FINAL VERDICT: Comic book wit and fun combine with emotional gravity to make Agent Carter a dark, gritty drama that knows when to take itself seriously and when to not. When the chips are down, the emotions are raw and gripping.
For all the comic book flair, action and humor, the heart of this show is the partnership between Peggy and Jarvis. The two of them have been splendid together on screen. Sharp writing by Andi Bushell continued to move that partnership forward in this episode with the two of them each put squarely in the crosshairs for the other.
They say to not judge a book by its cover, but Peggy was certainly guilty of that when she cornered Jarvis about his treason charge. Finding things are not always as they seem is often a way of opening one’s eyes and good writing through three episodes has made it fun to watch how the sacrifices both have made can potentially bring Jarvis and Peggy closer as partners. This series has been exceptionally good out of the gate and it’s going to be difficult to wait two weeks in order to see to what degree these experiences affect Jarvis and Peggy.
They have both proven themselves to the other and continued good performances by Atwell and D’Arcy have made this partnership feel very genuine. We said early on in previous reviews that the chemistry between main characters can make or break a show. These two actors have continued to deliver the quality connection that makes a show successful and Tuesday nights have been better for it.
Director Scott Winant did a solid job of bringing together an episode that was surprisingly far more emotional than anticipated. Aside from a couple of small bumps, this was a solid entry for the series. Angie’s sour reaction to Peggy mid-episode felt slightly off and when Krzeminski’s car was bumped from behind we all knew he was in trouble. What was completely unexpected were the emotional swings. The interrogation sequence and Peggy’s harsh treatment after were riveting and unsettling.
Perhaps most surprising was the brilliant performances and writing that led us to sadness and empathy at the loss of Krzeminski. Not the man himself per se, but that he was a member of their team. One of their own. As an audience even we felt a twinge of guilt with Peggy that she and Jarvis were in part responsible for his death. Despite his considerable flaws, he had a wife and will be grieved. The consequences are real. Someone, perhaps Leviathan, is playing a very dangerous game and a litany of murders only prove that the stakes are extraordinarily high.
Everyone in the SSR felt his loss and their resolve is likely to intensify in the aftermath of his death. They firmly believe Stark is in some way guilty and now responsible for the death of a partner. The question will be what, if any, evidence can Peggy and Jarvis unearth to prove otherwise when everyone that might lead to his innocence continues to die? Where do they turn next? We have no clue, but you can bet we’ll be watching in two weeks when Agent Carter returns to find out!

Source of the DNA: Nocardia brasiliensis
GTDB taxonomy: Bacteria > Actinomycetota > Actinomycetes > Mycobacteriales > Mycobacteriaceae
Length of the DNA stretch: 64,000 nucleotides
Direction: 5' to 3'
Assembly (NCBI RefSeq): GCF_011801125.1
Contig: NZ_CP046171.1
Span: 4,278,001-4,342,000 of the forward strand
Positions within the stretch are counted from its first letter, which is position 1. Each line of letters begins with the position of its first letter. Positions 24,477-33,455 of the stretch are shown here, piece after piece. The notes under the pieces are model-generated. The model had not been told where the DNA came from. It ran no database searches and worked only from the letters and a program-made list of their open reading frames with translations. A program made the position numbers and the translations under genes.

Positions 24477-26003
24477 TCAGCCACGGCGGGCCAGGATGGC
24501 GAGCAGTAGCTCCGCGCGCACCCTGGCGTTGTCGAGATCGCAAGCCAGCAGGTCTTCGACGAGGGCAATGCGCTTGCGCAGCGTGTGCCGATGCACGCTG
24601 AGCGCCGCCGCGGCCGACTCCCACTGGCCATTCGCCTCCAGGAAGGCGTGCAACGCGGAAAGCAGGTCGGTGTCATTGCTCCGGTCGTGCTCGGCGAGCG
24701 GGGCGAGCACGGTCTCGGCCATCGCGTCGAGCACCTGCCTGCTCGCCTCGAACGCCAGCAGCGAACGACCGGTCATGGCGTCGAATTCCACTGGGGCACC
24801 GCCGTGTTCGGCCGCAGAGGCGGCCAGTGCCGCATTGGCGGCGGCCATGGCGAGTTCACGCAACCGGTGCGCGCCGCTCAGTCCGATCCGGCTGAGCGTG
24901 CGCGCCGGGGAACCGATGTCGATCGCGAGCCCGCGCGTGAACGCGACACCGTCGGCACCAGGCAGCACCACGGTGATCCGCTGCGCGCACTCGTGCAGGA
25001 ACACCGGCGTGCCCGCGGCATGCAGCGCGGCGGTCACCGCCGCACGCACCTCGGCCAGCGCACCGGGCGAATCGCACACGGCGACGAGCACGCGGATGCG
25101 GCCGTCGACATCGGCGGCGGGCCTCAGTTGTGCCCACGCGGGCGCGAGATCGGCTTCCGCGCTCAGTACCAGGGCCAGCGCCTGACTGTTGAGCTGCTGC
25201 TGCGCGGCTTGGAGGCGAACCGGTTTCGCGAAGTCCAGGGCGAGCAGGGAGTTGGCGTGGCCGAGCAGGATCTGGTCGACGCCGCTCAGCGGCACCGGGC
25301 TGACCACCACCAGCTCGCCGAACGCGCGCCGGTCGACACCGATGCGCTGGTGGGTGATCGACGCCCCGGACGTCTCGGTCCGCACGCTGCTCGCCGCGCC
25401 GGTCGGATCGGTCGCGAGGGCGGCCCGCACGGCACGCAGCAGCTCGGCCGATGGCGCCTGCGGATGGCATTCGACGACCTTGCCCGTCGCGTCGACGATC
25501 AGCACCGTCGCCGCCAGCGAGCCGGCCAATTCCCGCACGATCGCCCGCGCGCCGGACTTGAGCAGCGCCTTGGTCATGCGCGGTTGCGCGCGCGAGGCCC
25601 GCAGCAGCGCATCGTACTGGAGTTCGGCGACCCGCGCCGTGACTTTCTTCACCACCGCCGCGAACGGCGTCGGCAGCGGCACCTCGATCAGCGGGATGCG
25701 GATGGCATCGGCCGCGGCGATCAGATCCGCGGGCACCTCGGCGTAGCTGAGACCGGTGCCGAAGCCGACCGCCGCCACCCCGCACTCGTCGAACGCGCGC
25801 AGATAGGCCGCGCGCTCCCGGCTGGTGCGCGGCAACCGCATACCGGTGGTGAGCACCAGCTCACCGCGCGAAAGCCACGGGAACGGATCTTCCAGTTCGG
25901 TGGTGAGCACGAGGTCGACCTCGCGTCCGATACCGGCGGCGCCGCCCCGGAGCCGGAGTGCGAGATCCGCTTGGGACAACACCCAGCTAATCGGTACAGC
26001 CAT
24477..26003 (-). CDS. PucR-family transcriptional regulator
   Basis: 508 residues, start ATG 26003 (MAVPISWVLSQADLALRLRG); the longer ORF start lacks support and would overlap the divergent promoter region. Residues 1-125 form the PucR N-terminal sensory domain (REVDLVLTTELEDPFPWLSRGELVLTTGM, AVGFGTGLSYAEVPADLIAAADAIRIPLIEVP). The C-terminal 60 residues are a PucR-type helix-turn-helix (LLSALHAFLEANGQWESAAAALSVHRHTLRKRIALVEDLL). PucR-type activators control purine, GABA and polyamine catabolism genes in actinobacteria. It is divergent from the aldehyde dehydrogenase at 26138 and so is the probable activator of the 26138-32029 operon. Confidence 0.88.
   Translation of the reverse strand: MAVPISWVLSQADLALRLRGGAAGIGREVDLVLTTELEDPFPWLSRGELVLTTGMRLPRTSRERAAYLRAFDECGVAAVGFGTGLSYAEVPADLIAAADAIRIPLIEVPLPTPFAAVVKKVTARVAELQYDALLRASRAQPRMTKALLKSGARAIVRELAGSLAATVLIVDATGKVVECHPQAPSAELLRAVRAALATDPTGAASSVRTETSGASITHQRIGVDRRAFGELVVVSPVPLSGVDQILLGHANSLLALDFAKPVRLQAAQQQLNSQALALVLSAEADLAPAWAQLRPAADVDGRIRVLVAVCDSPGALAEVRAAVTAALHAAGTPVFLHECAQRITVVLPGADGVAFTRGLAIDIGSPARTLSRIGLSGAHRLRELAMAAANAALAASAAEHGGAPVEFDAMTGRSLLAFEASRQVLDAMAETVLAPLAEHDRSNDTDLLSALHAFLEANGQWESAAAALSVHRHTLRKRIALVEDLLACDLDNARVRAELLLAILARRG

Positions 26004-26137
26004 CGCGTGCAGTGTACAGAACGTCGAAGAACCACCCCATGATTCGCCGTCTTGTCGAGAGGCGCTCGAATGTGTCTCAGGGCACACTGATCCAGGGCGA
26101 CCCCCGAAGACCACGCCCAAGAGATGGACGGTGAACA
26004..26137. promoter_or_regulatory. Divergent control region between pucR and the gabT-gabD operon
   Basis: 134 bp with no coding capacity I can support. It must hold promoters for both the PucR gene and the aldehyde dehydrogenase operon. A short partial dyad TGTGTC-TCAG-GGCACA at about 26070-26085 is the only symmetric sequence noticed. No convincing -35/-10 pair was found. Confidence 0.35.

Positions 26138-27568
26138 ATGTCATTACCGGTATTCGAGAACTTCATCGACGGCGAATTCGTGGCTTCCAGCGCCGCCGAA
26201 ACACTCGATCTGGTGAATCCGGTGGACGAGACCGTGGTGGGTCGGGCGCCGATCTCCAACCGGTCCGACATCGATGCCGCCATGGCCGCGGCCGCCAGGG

Questions, Comments, Concerns and My Reaction on Twitter…
- They make drain pipes too strong in 1946. Wrong window! lol
- Looks like business is good. Hey Ray .. how ya doin? Hahaha!! @KyleBornheimer
- Is anyone else getting a Delores Umbridge vibe from Miss Fry? Hope cutting words in your hand isn’t punishment. #HarryPotter
- I don’t think it will escape Peggy that Jarvis just took one for the team. And by team, I mean her.
- Who are you bringing to the show. Your wife or your girlfriend? BOOM! @HayleyAtwell @KyleBornheimer
- Actually the death ray is accounted for.. Love his sense of humor. 🙂 But this more serious than he knows.
- Well this got intense in quite a hurry. This bullet nearly hit the bone Peggy.
- And don’t think Jarvis won’t remember Peggy just took a sharp knife in the gut for him. That hurt to watch. @HayleyAtwell
- Awe. Angie just has NO idea. @HayleyAtwell @LyndsyMFonseca
- Damn. Floating treasure theory. Peggy is damned good. @HayleyAtwell
- No girl is going to trade in a red, white and blue shield for a crutch. Ray is turning into a real SOB. @KyleBornheimer
- I seriously heart Jarvis & Peggy. Not in a shipper way (despite where they are now) but as partners. Love em. @HayleyAtwell
- Is that back massage #EpicFail or torture #EpicSuccess? @HayleyAtwell
- But they won’t. They will only use it to tear you down. If want to clear Starks name, you have to do it from the shadows. Wow
- Ha!! Jarvis, you were doing great until “have a lovely night!” That accent was hilarious. lol
- Well that works. Damn that was brutal! @HayleyAtwell
- That shooter—was a woman. #JustSayin And that was even more brutal. This show is dark. More than I thought.
- Stay vigilant. I’m not losing any more of you. Chief Dooley isn’t an ass. He’s a man of his time.
- I didn’t think #AgentCarter could get better, but I was wrong. That ep was fantastic. Emotional and intense.
Marvel’s Agent Carter Review 1×03 “Time and Tide”